Wiggins. The Failure scenarios.

Wiggo. Tour in his hands.

At this point in the Tour de France, the sense is that while the Tour is far from over, the main thing that would prevent Bradley Wiggins from winning in Paris is Bradley Wiggins.

Yes, there are two summit finishes and some tricky descents where Cadel Evans (1:43 behind) and Vincenzo Nibali (2:08 back) can attack but most scenarios on them taking the final maillot jaune are based on Wiggins doing something wrong.

Essentially, the story is that Wiggins has a bad day or a crash or makes a tactical mistake or physically wears down in the final week or simply cracks mentally from the intensity of the Tour media pressures and even the pressure of his own teammate Chris Froome — who is also capable of winning Le Grand Shindig.

Of all the Wiggins Fails possibilities, Twisted Spoke only puts weight on the bad day and mental crack arguments. Everybody from Lance Armstrong on down has had a bad day in Le Tour (Lance hid his well). The human body isn’t a machine despite the many brilliant discoveries in sports science and all the recovery tricks at Team Sky’s disposal. It’s not much of a hope for Evans and Nibali but they’ll be watching Wiggins closely for any sign of momentary weakness.

The Mental Crack theory also has some validity to it. But that depends on how you read Wiggins’ obscenity laced press conference. Is he so confident that he can just hold court and blow off steam or is that the kind of mental irritation that only gets worse over the next two weeks? Personally if a guy can win Paris-Nice, the Dauphine and Romandie this year, that’s one confident man. Now, the great Sean Kelly thinks Wiggins is mentally “fragile” but we think that’s the Brad of two years ago. The man was won Olympic Gold and finished on the podium of the Vuelta. He’s also got a team and Sky staff that will do everything to support and protect him. Will the pressure get to him? That’s a real maybe.

The Wear Down factor. Some critics like to throw out that Wiggins is a great one week stage racer but hasn’t truly proved he can handle the stress and strain of three weeks in a grand tour. His performance in the Vuelta last year answered that question for us. However — as people never stop saying — Le Tour is Le Tour, a unique and nasty torture that nothing else can match. Which brings us to the corollary — the belief that perhaps Wiggins can’t handle the long, massive climbs and grades in the Alps. Wiggins has made a point of saving they’re “trained for that” and that this is no longer a weakness. The team strength of Sky is such that he’ll have abundant support — far more than Evans or Nibali.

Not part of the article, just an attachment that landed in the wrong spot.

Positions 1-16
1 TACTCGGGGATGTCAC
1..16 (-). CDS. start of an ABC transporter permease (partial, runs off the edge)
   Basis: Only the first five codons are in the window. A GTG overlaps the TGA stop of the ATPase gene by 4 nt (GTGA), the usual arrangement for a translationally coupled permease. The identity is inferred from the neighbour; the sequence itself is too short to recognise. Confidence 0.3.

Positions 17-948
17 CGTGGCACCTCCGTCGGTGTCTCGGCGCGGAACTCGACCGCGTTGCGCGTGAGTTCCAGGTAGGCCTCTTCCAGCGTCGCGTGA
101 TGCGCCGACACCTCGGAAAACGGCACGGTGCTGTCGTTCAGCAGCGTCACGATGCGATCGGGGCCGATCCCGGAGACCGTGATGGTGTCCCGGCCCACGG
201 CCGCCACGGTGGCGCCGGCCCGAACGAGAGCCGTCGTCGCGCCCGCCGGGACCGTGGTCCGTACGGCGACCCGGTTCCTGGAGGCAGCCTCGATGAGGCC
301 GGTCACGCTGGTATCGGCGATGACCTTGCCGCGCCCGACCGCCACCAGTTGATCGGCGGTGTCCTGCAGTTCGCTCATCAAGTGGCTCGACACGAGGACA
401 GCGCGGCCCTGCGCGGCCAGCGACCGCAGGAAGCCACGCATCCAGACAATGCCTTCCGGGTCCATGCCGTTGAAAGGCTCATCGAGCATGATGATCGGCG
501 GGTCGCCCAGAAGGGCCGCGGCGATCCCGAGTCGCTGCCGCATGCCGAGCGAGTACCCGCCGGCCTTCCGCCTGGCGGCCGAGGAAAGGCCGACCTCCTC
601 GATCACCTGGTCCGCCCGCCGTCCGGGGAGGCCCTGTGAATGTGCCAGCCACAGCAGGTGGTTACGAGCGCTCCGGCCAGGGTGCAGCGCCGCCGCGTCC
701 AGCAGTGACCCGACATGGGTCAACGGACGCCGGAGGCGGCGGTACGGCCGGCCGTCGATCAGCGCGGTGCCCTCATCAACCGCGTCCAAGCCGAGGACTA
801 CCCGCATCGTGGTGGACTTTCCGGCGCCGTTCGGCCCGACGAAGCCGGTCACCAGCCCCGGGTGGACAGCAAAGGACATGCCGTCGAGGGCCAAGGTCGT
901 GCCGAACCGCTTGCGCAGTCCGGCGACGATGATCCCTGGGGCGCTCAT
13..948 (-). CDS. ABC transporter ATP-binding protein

The Froome Problem.

If you buy into Sean Kelley’s “mentally fragile” opinion, then having Froome in the same team could be cause for trouble. Froome is on fire, he’s won a stage, he finished second in the time trial and is in third overall two minutes back. He is a definite and decisive plan B. However Sky has made it abundantly clear they will sacrifice Froome and a second podium position to make sure Wiggins wins. There was a lot of noise before the Tour about the Sky juggling act with Wiggins and Cavendish. Sky made the hard decision to focus the team on Wiggins. That proves they mean business and Froome will be Wiggins’ super mountain domestique.

The Tactical Faux Pedal

Things change fast in Le Tour — a crash, windy conditions, wet roads, a puncture, a spectator who insists on standing in the middle of the road with a camera and bottle of red wine. You never know what can happen in the chaos and craziness of the Tour. That said, what team has spent more time and resources in preparing for every day and every possible scenario and outcome in this race? Sky are ready for whatever happens and it’s an experienced, tight knit crew with massive firepower. With Froome, Porte and Rogers, Wiggins is ready to deal with whatever the road or the race throws at him. Sean Yates and David Brailsford are experienced and steady hands. Chance of tactical error: almost nil.

From here at Twisted Spoke headquarters in Northern California, it’s hard to imagine that Evans makes up two minutes and takes another two minutes so he has a buffer for the final time trial. Evans will attack until the bitter end we’d like to believe he’ll close the gap enough to keep this race close. Wiggins may also have a day where he falters but given his team strength, they’ll pull him through and limit the loss. But the only way Evans repeats is if Wiggins has a true jour sans or drops his chain. Will Evans wait?

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